US Senator Defends US Troops in Central Africa

Posted October 17th, 2011 at 6:45 pm (UTC-5)
Leave a comment

A U.S. senator who has long called for greater U.S. engagement in Africa is defending the deployment of 100 U.S. troops to central Africa to help fight a notorious guerrilla leader.

Senator James Inhofe said Monday the Lord's Resistance Army, and its leader, Joseph Kony, have for 25 years been oppressing people in Uganda, Central African Republic, South Sudan, and the Democratic Republic of Congo.

Inhofe called Kony a “monster” and a “maniac” and showed pictures of young men whose ears, noses, mouths and hands had been cut off when they refused to join the LRA.

A number of U.S. politicians and commentators have criticized President Barack Obama for sending the troops. Former presidential candidate John McCain, the top Republican on the Senate Armed Services Committee, Sunday, warned it could be dangerous to get involved. He cited the October, 1993 killing of 19 U.S. soldiers who were tryinhg to help the federal government of Somalia fight an insurgency. Several of the soldiers were dragged through the streets of the capital Mogadishu.

But Inhofe says the U.S. troops in central Africa are explicitly forbidden from participating in any combat operations, and will advise and support the local forces well away from the fighting.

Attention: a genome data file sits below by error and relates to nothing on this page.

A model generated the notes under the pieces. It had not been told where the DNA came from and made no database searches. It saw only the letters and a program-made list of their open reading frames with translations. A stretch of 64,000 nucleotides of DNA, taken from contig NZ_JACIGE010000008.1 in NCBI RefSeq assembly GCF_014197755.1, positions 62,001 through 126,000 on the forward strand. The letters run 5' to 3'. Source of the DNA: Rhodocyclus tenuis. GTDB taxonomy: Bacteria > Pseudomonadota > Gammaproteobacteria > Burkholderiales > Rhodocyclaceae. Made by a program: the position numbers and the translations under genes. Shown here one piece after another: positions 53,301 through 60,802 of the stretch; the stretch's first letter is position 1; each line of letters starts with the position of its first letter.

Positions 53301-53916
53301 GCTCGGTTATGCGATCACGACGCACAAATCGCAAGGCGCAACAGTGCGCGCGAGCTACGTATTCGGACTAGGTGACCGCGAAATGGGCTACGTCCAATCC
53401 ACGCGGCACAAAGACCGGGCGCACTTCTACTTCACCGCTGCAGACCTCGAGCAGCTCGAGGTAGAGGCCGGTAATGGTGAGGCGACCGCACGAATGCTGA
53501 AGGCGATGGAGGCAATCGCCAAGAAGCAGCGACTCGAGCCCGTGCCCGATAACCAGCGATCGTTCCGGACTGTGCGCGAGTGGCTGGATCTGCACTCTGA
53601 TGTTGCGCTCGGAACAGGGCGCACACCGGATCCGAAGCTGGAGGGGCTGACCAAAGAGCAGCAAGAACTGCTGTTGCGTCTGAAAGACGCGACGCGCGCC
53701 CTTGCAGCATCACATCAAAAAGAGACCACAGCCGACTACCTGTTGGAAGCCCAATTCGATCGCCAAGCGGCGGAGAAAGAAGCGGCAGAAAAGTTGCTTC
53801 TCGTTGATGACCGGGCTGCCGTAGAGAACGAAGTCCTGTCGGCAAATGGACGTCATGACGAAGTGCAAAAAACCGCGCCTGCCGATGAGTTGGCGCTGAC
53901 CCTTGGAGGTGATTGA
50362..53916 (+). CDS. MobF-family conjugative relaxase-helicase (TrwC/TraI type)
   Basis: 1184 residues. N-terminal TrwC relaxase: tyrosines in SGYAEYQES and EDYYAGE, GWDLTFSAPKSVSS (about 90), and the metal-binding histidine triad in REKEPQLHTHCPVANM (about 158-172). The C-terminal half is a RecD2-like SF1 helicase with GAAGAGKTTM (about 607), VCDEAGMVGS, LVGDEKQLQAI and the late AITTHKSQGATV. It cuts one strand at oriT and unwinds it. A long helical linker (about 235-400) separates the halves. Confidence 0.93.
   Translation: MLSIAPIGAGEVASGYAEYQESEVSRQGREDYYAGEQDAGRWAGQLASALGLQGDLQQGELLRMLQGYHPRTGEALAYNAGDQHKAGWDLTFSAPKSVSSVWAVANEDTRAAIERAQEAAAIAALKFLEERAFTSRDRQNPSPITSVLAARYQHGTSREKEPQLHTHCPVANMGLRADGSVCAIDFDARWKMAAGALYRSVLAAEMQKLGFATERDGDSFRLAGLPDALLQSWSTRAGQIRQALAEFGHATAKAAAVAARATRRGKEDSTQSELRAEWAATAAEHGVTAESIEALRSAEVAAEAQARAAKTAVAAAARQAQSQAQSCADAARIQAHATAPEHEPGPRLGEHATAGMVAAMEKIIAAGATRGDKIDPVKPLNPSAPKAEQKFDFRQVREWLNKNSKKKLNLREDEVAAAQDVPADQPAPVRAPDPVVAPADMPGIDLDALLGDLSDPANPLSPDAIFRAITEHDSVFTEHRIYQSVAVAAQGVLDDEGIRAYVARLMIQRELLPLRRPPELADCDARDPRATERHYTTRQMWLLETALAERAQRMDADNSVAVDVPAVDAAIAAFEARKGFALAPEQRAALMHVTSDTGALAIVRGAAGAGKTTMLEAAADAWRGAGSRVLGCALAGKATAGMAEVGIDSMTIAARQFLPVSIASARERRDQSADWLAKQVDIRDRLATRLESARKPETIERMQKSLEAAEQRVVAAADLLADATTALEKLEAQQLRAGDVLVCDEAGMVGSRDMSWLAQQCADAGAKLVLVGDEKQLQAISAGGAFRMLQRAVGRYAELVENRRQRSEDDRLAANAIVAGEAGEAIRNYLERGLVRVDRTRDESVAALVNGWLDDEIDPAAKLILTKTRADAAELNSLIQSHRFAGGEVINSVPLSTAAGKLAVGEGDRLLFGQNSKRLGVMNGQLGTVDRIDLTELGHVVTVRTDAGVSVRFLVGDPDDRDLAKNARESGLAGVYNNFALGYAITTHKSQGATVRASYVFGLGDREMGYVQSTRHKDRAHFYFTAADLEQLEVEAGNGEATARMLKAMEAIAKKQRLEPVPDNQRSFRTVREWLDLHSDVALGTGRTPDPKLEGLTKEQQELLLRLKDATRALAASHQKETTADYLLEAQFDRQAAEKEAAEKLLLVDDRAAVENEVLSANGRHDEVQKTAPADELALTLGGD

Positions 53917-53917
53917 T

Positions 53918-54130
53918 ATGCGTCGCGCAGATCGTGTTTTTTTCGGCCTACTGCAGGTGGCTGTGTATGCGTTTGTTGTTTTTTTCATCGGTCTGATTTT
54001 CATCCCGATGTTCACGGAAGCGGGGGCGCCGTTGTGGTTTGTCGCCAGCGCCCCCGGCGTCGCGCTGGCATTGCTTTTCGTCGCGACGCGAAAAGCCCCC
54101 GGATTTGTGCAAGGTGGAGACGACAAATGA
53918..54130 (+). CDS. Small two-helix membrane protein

Inhofe also reminded the senators that they passed a law a year ago calling on the U.S. government to fight the LRA. The law called for the U.S. to provide political, economic, and intelligence assistance to help central African nations apprehend and remove Kony, to disarm and demobilize the LRA rebels, and to protect civilians from further attacks.

The Lord's Resistance Army is accused of killing, kidnapping and mutilating tens of thousands of people across central Africa during a campaign that began in the late 1980s. Kony is wanted by the International Criminal Court for war crimes and crimes against humanity.

President Obama informed Congress last week that he had authorized the contingent of U.S. forces to help remove Kony from the battlefield. He said the U.S. soldiers will not engage the rebels directly, except in self-defense.